Marriage is usually a lifetime commitment, and the state government expects married couples to take that commitment seriously. It is typically easier and faster to get permission to marry in the first place than it is to secure a divorce after making a legal commitment to someone else.
Divorce will likely mean splitting up your property and possibly working out shared custody arrangements, which can be stressful for the entire family. Before you start negotiating with your spouse about how you want to divide parenting time during summer vacation or what you want to do with the home where you lived together, you need to know if you qualify to file for divorce at all.
What are the reasons you can file for divorce in Utah?
Utah allows no-fault and fault-based divorces
Couples in Utah don’t have to prove that something specific went wrong with their marriages to get a divorce. They can file a request for a no-fault divorce based on claims of irreconcilable differences. If the two of you have grown apart over the years or one of you recently changed political or religious affiliation, claiming irreconcilable differences is the most straightforward way to obtain a divorce.
For some people, including those who are religious, a no-fault divorce may make them uncomfortable. They may want to establish that their ex is the one to blame for the dissolution of the marriage, even if they made the choice to file. The state also recognizes fault-based divorces, which some states no longer allow. The grounds for divorce in Utah include:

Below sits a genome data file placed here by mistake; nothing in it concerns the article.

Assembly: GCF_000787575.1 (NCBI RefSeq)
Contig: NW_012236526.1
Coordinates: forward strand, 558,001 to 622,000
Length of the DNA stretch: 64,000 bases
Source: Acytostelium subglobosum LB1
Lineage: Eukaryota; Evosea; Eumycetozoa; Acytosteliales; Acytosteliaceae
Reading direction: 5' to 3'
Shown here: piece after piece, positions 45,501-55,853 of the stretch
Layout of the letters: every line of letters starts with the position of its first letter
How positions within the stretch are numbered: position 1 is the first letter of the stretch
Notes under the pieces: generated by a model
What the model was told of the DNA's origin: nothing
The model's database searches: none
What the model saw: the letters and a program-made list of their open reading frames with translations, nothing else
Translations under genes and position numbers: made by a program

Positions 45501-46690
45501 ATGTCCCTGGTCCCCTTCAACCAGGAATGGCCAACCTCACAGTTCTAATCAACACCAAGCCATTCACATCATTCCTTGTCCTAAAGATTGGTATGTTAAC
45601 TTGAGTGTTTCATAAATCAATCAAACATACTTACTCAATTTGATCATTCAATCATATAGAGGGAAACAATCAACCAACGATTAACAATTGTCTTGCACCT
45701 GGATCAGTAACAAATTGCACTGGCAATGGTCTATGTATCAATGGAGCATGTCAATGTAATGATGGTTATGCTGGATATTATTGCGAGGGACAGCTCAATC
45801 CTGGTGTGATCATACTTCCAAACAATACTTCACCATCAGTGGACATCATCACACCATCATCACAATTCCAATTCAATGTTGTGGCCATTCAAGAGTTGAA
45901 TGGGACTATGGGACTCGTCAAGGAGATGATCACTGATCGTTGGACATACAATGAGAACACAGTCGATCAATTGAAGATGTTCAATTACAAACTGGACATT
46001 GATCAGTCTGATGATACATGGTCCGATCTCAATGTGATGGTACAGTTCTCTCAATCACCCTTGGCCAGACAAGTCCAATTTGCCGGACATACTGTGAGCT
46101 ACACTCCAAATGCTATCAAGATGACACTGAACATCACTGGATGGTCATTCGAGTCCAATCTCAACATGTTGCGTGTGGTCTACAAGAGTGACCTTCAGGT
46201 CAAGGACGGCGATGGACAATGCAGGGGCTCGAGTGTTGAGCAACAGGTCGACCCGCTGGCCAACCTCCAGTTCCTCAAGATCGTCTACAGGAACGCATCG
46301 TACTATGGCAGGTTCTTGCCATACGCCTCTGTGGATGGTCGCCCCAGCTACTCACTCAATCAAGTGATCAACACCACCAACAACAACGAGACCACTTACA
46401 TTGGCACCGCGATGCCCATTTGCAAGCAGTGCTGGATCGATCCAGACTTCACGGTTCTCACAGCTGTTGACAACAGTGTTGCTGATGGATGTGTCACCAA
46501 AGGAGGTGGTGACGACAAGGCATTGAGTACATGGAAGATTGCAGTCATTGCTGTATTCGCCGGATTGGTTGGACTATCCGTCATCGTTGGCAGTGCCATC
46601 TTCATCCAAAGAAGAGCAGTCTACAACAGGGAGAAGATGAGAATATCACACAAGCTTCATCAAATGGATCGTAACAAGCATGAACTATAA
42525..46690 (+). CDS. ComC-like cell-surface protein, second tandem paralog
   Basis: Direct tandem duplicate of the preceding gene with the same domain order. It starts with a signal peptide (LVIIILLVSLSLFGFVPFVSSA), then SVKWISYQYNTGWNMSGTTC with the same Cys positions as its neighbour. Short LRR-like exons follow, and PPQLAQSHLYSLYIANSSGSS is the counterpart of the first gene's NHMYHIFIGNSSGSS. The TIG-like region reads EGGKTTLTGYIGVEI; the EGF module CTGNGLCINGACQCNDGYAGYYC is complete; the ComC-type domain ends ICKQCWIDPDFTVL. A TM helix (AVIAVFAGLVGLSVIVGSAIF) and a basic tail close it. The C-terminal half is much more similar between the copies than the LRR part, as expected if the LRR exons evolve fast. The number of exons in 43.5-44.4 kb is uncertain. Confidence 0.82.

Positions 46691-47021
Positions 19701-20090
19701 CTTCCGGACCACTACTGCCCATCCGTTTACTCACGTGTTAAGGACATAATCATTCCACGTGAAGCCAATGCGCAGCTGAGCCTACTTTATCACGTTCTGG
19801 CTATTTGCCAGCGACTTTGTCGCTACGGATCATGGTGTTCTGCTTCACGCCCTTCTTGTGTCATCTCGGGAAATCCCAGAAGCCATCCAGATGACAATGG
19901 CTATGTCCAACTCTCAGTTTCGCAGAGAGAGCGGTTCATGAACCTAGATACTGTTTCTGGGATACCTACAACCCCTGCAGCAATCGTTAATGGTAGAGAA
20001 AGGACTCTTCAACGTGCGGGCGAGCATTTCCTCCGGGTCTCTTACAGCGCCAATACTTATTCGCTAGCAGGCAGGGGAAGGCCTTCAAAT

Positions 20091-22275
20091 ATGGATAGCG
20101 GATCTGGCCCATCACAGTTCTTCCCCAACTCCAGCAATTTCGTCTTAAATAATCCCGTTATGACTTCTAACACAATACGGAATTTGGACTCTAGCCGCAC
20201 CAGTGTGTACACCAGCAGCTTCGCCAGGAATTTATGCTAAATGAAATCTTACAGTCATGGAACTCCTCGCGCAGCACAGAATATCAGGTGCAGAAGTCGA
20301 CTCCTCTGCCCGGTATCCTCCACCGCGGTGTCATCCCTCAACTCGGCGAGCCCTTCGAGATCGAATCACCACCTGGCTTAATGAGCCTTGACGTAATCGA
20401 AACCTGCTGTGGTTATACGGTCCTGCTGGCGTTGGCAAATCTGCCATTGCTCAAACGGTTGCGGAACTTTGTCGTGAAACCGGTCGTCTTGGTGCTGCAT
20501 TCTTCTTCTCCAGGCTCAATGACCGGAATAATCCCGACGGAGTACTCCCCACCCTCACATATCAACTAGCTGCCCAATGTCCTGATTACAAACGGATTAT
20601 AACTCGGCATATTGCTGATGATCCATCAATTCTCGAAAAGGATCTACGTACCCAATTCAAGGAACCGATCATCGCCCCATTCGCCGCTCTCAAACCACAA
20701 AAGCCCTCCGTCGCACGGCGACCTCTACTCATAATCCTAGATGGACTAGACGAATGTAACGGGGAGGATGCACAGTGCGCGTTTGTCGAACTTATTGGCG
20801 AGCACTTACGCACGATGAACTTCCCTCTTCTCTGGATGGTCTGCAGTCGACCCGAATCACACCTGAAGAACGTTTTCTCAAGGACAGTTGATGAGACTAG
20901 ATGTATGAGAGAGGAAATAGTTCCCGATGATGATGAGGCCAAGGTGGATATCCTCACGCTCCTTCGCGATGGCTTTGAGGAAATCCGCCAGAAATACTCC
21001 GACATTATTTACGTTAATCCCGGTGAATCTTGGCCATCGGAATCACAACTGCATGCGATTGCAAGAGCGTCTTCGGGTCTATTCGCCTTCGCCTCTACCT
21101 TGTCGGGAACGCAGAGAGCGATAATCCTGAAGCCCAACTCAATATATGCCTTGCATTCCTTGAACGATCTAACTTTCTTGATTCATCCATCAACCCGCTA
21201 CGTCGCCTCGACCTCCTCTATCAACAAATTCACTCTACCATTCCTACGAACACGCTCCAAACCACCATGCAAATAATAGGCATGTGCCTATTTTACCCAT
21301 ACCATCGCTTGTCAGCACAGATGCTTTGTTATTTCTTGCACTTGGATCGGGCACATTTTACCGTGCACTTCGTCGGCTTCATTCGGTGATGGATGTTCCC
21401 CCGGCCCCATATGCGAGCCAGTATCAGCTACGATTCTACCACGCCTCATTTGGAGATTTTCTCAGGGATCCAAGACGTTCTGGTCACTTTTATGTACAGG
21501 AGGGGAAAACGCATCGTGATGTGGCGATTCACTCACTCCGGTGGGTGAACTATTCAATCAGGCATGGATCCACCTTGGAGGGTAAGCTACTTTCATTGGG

- habitual drunkenness/substance abuse
- felony convictions
- cruel treatment causing mental distress or bodily injury
- incurable insanity
- three years of separation
In a fault-based divorce, you will typically need evidence to support your claims, while those divorcing on grounds of irreconcilable differences have no evidence required of them.
Why are no-fault divorces so common?
Needing to prove that your ex was abusive or cheated on you can significantly increase how long it takes for you to get a divorce. The more time you have to spend in court building a case and presenting evidence, the more it will cost you to end your marriage.
Many people choose no-fault divorces because the no-fault process reduces the tension between them and their ex and will keep the proceedings as short and cost-effective as possible. Knowing the rules that apply to Utah divorces can help you plan to move on from your unhappy marriage.